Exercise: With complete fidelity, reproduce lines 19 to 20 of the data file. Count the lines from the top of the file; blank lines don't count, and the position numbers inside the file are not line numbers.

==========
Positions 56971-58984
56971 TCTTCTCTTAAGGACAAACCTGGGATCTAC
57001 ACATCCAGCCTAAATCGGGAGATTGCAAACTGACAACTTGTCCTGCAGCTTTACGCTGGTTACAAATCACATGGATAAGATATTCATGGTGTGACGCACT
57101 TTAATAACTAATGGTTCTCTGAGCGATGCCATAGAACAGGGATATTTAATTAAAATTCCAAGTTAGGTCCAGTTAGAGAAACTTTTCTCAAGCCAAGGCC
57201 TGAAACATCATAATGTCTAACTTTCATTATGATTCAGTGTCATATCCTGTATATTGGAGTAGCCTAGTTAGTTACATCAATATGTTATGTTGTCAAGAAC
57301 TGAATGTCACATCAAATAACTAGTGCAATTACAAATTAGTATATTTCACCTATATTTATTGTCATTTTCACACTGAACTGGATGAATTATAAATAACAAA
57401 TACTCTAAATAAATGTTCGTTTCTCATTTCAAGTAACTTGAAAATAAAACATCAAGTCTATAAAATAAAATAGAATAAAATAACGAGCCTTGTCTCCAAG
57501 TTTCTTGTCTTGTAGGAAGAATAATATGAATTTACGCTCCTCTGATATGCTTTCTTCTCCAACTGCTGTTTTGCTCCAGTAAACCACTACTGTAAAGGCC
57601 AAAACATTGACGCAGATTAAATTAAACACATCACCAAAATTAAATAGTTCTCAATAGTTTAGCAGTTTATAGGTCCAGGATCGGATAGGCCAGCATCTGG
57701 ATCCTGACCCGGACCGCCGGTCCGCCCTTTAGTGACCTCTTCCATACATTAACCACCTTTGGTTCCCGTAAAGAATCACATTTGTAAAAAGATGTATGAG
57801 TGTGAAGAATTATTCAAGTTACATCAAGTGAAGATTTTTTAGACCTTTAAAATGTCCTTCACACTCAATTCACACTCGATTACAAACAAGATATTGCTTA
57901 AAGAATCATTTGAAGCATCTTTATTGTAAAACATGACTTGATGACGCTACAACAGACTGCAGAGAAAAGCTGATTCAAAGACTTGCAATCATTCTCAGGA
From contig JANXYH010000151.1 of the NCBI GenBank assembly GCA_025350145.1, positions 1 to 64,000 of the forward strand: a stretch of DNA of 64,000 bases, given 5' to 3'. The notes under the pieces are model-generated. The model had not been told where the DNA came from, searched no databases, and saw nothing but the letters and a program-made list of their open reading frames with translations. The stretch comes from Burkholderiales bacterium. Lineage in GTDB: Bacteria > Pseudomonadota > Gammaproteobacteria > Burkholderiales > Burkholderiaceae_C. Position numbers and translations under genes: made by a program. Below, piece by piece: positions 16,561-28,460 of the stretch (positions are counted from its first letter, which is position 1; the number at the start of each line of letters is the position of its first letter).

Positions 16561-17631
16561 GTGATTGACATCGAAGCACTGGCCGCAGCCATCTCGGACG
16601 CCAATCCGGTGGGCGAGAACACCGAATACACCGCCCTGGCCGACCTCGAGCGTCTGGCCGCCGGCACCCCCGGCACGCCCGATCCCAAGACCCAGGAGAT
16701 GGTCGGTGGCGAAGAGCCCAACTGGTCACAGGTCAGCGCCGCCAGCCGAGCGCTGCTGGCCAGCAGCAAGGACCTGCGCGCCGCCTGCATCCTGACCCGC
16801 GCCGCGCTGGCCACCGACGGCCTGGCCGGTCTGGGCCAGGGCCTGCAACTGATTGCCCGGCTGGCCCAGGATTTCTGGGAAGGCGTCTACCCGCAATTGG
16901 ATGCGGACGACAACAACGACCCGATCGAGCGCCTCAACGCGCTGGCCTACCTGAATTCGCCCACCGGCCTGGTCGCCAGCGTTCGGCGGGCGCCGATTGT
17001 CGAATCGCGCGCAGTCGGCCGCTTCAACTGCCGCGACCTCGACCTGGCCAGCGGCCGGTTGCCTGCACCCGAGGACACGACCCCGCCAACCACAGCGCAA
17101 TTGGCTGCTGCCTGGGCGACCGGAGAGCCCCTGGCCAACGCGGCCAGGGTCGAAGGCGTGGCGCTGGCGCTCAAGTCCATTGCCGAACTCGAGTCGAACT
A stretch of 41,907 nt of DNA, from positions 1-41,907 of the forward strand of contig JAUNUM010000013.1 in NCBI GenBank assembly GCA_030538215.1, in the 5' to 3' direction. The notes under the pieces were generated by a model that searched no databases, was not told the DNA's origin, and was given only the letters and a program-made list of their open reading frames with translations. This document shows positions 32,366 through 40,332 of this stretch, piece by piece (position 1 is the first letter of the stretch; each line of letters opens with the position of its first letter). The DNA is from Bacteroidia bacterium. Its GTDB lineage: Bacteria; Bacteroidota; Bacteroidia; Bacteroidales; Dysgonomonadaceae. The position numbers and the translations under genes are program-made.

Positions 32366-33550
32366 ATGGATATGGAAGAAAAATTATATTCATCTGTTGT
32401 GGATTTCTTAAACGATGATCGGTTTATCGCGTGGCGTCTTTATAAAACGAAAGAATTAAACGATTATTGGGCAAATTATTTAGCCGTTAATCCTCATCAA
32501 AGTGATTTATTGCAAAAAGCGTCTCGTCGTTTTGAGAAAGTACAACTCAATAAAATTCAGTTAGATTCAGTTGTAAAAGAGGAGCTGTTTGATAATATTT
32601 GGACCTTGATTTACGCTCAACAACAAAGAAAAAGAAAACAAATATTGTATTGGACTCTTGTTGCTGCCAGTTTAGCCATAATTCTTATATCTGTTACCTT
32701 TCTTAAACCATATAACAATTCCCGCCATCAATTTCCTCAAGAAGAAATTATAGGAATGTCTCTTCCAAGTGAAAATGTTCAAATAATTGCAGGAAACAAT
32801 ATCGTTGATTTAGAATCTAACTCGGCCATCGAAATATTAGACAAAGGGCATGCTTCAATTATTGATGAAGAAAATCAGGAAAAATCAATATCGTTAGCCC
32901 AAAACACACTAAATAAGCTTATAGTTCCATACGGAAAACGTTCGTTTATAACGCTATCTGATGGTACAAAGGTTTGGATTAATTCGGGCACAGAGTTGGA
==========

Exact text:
16901 ATGCGGACGACAACAACGACCCGATCGAGCGCCTCAACGCGCTGGCCTACCTGAATTCGCCCACCGGCCTGGTCGCCAGCGTTCGGCGGGCGCCGATTGT
17001 CGAATCGCGCGCAGTCGGCCGCTTCAACTGCCGCGACCTCGACCTGGCCAGCGGCCGGTTGCCTGCACCCGAGGACACGACCCCGCCAACCACAGCGCAA